Infill drilling if wells on a uniform spacing without regard to reservoir performance and characterization foes not optimize reservoir development because it fails to account for the complex nature of reservoir heterogeneities present in many low permeability reservoirs, and carbonate reservoirs in particular. New and emerging technologies, such as geostatistical modeling, rigorous decline curve analysis, reservoir rock typing, and special core analysis can be used to develop a 3-D simulation model for prediction of infill locations.

  9. Optimal quantum cloning via stimulated emission

    CERN Document Server

    Simon, C; Zeilinger, Anton; Simon, Christoph; Weihs, Gregor; Zeilinger, Anton

    2000-01-01

    We show that optimal universal quantum cloning can be realized via stimulated emission. Universality of the cloning procedure is achieved by choosing systems that have appropriate symmetries. We first discuss a scheme based on stimulated emission in certain three-level-systems, e.g. atoms in a cavity. Then we present a way of realizing optimal universal cloning based on stimulated parametric down-conversion. This scheme also implements the optimal universal NOT operation.

  10. Pressure transient analysis for long homogeneous reservoirs using TDS technique

    Energy Technology Data Exchange (ETDEWEB)

    Escobar, Freddy Humberto [Universidad Surcolombiana, Av. Pastrana - Cra. 1, Neiva, Huila (Colombia); Hernandez, Yuly Andrea [Hocol S.A., Cra. 7 No 114-43, Floor 16, Bogota (Colombia); Hernandez, Claudia Marcela [Weatherford, Cra. 7 No 81-90, Neiva, Huila (Colombia)

    2007-08-15

    A significant number of well pressure tests are conducted in long, narrow reservoirs with close and open extreme boundaries. It is desirable not only to appropriately identify these types of systems but also to develop an adequate and practical interpretation technique to determine their parameters and size, when possible. An accurate understanding of how the reservoir produces and the magnitude of producible reserves can lead to competent decisions and adequate reservoir management. So far, studies found for identification and determination of parameters for such systems are conducted by conventional techniques (semilog analysis) and semilog and log-log type-curve matching of pressure versus time. Type-curve matching is basically a trial-and-error procedure which may provide inaccurate results. Besides, a limitation in the number of type curves plays a negative role. In this paper, a detailed analysis of pressure derivative behavior for a vertical well in linear reservoirs with open and closed extreme boundaries is presented for the case of constant rate production. We studied independently each flow regime, especially the linear flow regime since it is the most characteristic 'fingerprint' of these systems. We found that when the well is located at one of the extremes of the reservoir, a single linear flow regime develops once radial flow and/or wellbore storage effects have ended. When the well is located at a given distance from both extreme boundaries, the pressure derivative permits the identification of two linear flows toward the well and it has been called that 'dual-linear flow regime'. This is characterized by an increment of the intercept of the 1/2-slope line from {pi}{sup 0.5} to {pi} with a consequent transition between these two straight lines. The identification of intersection points, lines, and characteristic slopes allows us to develop an interpretation technique without employing type-curve matching. This technique uses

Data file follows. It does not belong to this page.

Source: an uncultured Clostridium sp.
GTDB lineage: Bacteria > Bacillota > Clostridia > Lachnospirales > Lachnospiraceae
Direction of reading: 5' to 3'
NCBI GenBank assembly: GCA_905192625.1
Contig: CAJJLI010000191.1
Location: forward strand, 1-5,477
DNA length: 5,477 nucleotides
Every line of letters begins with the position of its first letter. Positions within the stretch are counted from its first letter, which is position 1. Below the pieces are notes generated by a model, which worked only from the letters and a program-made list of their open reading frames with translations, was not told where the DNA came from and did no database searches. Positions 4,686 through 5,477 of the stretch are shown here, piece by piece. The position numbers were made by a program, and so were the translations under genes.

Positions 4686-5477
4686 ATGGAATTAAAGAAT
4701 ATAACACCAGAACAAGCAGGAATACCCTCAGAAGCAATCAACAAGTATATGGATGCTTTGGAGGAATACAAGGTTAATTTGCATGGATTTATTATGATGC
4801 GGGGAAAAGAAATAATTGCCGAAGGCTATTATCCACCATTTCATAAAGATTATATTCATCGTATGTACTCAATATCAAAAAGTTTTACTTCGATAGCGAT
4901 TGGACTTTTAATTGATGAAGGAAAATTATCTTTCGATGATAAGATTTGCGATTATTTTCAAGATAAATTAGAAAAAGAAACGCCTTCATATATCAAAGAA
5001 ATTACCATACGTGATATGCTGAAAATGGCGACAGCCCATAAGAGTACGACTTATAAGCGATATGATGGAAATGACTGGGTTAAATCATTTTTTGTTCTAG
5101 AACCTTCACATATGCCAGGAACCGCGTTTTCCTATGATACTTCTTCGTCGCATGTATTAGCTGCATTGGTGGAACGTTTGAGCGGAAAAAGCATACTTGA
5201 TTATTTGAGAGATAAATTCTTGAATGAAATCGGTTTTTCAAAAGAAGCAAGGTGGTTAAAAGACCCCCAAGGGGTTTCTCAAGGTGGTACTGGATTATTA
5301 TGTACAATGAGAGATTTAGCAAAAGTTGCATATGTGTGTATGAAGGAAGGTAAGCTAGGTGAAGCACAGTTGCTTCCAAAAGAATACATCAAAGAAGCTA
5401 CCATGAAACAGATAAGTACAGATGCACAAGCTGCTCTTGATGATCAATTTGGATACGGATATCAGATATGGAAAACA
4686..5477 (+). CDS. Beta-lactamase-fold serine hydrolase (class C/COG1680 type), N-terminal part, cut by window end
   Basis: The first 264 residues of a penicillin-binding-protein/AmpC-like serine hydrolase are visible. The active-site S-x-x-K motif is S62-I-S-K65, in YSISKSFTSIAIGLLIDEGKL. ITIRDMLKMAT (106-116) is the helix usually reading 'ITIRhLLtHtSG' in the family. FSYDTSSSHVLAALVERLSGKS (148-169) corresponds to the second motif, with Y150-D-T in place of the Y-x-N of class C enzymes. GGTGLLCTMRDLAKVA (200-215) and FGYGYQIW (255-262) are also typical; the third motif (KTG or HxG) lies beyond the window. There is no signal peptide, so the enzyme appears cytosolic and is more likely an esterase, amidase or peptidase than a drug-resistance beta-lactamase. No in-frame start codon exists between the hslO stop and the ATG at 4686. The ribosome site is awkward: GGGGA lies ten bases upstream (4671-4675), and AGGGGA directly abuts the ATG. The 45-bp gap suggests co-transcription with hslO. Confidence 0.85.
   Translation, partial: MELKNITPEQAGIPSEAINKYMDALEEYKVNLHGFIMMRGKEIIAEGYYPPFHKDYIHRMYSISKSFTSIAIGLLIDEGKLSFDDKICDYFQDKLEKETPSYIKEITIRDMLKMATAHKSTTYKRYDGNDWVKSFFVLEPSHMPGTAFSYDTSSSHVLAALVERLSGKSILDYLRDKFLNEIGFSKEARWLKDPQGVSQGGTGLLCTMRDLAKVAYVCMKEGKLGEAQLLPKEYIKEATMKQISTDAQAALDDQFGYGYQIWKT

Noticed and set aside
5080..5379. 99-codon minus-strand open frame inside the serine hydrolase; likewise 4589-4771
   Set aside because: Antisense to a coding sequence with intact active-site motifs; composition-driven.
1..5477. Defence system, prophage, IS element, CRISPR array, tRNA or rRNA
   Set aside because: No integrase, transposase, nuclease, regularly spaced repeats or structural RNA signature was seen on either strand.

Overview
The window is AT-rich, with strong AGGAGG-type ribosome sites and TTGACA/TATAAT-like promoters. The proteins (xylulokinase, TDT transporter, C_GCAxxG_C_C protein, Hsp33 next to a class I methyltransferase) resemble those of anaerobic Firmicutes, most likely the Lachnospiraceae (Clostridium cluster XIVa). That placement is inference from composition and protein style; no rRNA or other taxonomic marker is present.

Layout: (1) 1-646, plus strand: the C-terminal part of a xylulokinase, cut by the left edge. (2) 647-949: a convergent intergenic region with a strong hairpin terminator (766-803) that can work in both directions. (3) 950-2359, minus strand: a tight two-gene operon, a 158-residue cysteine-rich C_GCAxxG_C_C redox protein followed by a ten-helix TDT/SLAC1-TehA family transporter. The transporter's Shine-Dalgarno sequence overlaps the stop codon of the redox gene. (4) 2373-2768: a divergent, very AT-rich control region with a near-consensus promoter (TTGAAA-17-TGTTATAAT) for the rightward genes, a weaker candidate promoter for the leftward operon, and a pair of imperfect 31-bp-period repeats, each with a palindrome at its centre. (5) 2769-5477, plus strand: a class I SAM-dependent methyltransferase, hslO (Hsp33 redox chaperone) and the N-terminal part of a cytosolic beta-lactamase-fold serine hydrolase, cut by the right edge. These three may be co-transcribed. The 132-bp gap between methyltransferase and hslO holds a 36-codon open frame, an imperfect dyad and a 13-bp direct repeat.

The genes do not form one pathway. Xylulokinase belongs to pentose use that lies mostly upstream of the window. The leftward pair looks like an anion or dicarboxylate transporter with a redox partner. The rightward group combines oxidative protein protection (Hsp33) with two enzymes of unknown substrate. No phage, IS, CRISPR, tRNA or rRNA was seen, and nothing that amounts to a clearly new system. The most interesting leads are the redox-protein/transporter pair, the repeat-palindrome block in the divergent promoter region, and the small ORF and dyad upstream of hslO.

11. Multilevel techniques for Reservoir Simulation

    DEFF Research Database (Denmark)